Allen has never been an inacurate passer, or at least he has never been more inacurate than most young QB's. He has often shown the physical ability to put the ball right where it needs to be. He just needed to get more experience and learn the mental aspects of the game to catch up, and yes, fix a few mechanics (which is common in young QB's).

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1 hour ago, Thurman#1 said:

To respond to your introduction, Josh very clearly was inaccurate early,

 

While like most rookies he had problems in many areas, certainly including decision-making, his early accuracy was consistently inconsistent. He wouldn't argue, nor would his QB coaches. In fact, Josh and his coaches have often said that they addressed his mechanics, which then helped make him more consistently. And that work, and the improvement in his accuracy, continue to this day.

 

They still talk about connecting his lower and upper body, about shortening his stride, about stepping in the right direction and otherwise working on his footwork. The reason they're working on those things is because it improves his accuracy and the consistency of his accuracy. He certainly didn't need to improve his arm strength.

 

And the results have been very easily observable.

 

He really was not accurate as a rookie. Or rather, he was extremely accurate on some passes and then wildly inaccurate on others, and what that amounts to is inaccuracy with the possibility of improvement.

 

I was on record before the draft as saying that I thought he had a good chance to be successful, but that I agreed with the experts that he would take a lot of develoment, but that with work on his mechanics he might be a good pick. (Full disclosure: he sure wasn't my #1, he was my #4 but I did think he was worth a top ten pick, though I thought all four of them were). But he needed a lot of work on mechanics and accuracy. And there were a few guys who had gotten much more accurate after college (Favre, for one, and there was one other guy, dang it, but I forget. It was a huge argument at the time. I believe you were on the other side, arguing that he was wildly inaccurate and that accuracy couldn't be improved, though I don't remember for sure on that. Please, correct me if I'm wrong.) He's followed right along the path of improvement that he seemed to need, but has done far more than was needed, at every step, improving accuracy, decision-making, knowledge of defenses, touch, and a million other little things, really.

 

Anyway, good article. Thanks for posting it.

 

 

I'm with you on the fact that JOSH ALLEN WAS INACCURATE when he entered the NFL. He was. Inaccurate doesn't mean a QB cannot throw the ball accurately. Clearly, he's always been able to throw the ball impressively at times. Inaccurate means he doesn't place the ball precisely, consistently. It's about making all the throws, most of the time. He did NOT do that early on.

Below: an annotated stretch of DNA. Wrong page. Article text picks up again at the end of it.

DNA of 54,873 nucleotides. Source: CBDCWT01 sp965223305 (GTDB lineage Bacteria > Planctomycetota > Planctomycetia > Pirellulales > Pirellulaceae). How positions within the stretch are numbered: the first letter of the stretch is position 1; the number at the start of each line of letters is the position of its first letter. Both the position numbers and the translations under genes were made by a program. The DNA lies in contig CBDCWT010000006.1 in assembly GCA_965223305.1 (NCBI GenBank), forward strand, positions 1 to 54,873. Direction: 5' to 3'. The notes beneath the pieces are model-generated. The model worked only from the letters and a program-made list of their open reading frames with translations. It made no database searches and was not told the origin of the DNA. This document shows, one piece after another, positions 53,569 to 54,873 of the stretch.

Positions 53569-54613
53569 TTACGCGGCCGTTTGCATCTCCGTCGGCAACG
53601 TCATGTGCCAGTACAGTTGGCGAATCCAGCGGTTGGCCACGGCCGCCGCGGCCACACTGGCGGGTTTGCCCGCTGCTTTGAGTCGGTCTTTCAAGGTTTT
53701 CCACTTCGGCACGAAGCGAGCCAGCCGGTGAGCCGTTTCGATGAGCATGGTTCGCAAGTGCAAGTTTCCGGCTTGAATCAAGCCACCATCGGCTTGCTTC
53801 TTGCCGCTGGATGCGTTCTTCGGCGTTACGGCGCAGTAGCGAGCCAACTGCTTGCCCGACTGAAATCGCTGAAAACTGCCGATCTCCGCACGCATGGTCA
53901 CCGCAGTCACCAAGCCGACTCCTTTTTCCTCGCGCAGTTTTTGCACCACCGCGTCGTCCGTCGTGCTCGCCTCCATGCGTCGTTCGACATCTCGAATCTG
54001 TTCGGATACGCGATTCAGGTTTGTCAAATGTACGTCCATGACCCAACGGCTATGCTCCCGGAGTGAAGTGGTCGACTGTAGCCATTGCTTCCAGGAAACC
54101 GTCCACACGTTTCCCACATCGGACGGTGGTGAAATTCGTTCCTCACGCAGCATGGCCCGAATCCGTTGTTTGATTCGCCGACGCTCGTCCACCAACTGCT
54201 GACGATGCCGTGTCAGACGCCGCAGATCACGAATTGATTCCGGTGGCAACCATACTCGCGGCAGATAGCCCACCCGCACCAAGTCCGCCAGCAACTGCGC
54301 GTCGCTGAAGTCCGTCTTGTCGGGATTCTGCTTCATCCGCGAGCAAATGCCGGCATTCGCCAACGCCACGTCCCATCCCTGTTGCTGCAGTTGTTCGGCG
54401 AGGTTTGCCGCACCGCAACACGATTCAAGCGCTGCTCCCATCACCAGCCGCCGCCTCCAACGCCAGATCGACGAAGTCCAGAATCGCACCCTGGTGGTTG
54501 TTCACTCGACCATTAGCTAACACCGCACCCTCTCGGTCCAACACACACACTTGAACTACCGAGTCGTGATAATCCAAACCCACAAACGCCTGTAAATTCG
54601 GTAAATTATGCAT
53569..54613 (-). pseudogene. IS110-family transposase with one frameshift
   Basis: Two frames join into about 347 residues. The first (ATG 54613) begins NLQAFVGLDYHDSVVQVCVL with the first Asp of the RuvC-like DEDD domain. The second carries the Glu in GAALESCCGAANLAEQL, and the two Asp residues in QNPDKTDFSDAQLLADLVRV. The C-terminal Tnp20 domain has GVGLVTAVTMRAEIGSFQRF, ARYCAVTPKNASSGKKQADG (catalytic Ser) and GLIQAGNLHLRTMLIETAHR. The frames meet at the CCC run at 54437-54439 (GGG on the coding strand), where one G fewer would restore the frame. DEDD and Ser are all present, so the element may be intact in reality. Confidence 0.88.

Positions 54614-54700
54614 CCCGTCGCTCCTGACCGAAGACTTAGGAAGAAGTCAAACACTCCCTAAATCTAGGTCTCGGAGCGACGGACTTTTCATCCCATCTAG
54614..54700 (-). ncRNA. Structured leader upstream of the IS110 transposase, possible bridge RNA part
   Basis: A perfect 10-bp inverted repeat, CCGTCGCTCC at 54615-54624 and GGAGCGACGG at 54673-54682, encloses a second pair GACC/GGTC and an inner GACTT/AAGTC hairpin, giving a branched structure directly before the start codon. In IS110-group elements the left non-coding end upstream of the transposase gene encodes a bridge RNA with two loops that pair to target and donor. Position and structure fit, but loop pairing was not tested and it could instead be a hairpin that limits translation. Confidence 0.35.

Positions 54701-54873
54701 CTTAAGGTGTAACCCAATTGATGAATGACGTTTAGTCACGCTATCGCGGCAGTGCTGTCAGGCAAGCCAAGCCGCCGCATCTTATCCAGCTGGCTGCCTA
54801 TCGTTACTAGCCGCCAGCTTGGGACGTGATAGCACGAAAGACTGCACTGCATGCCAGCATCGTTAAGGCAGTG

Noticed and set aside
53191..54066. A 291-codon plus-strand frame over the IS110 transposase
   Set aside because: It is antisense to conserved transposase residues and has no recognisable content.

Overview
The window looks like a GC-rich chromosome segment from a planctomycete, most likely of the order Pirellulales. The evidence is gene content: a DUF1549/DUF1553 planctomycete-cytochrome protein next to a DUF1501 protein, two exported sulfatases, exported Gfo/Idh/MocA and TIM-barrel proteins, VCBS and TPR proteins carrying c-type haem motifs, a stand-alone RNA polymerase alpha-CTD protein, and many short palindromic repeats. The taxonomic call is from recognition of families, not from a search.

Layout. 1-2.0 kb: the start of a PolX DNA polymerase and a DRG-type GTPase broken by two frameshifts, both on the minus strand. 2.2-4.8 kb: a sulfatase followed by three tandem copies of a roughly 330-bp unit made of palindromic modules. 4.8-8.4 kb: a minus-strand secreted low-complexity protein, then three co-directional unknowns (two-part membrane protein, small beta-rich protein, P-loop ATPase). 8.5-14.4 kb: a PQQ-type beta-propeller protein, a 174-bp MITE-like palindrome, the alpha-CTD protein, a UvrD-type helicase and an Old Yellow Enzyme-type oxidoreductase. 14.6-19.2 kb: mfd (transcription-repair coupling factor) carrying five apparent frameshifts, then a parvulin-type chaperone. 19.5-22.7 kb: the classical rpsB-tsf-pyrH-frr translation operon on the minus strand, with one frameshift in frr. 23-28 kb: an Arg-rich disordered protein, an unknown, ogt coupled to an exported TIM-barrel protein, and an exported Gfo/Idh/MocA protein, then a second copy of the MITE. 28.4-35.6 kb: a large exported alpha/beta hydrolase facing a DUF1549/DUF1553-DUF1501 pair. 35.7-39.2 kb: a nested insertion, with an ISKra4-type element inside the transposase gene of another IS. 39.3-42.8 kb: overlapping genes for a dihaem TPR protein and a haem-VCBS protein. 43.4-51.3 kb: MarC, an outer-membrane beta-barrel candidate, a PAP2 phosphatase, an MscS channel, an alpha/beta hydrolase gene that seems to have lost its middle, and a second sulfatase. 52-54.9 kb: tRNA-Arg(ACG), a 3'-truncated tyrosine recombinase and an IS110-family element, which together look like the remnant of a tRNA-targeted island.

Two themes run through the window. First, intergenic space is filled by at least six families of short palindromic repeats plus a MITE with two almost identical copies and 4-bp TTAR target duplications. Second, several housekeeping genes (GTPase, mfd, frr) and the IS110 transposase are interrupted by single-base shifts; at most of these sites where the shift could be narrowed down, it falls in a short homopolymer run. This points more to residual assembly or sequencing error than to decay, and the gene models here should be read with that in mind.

(Remember VERY early this season, when Diggs was laughably double or I think triple-covered--I think this was against the Jets in week one--to the left side of the field, near the red zone, and as Josh rolled out to his left, Diggs jumped up and down pointing past himself to Kroft or whomever the hell was WIDE open in the endzone, and Allen badly missed him, sailing the ball WAY over the receiver's head? That ***** used to happen more often.)

 

I've noticed that he's been most effective this season when he just flicks the ball. Less rotation, less traditional delivery, just elbow-to-wrist Aaron Rodgers flick. I really pay attention to his first-drive mechanics. When he's relaxed, Josh Allen doesn't need mechanics. He can flick short and intermediate dimes all over the field. He's best when he keeps the fastball in his back pocket. And you can tell if he's geeked up early because he tends to overthrow. 

 

I haven't seen this red flag more than two or three times this season. KC for sure. 2nd Jets a bit. Patriots a little. 

 

Bottom line: he has dramatically improved his accuracy through a variety of measures (including improved/simplified mechanics and better decision-making).

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2 hours ago, MJS said:

I disagree with you. When people said he was inacurate they meant far more inacurate than other QB's, even other rookies. They point to his low completion percentage as proof. But his completion percentage as not low due to him missing his target.

 

That's just not the case at all. Allen did have some mechanics issues (as tons of QB's do coming into the NFL) and he did miss throws sometimes (as all QB's do) but he was not less accurate than other young QB's in the NFL. He was often very accurate on throws. His misses due to mechanics and actually missing his target happened, but were rare. He missed more due to bad decision making, throwing into coverage, being under pressure, not being on the same page with his receivers, and receivers dropping passes, and refusing to take check downs and other easy completions.

 

Allen has never been an inacurate passer, or at least he has never been more inacurate than most young QB's. He has often shown the physical ability to put the ball right where it needs to be. He just needed to get more experience and learn the mental aspects of the game to catch up, and yes, fix a few mechanics (which is common in young QB's).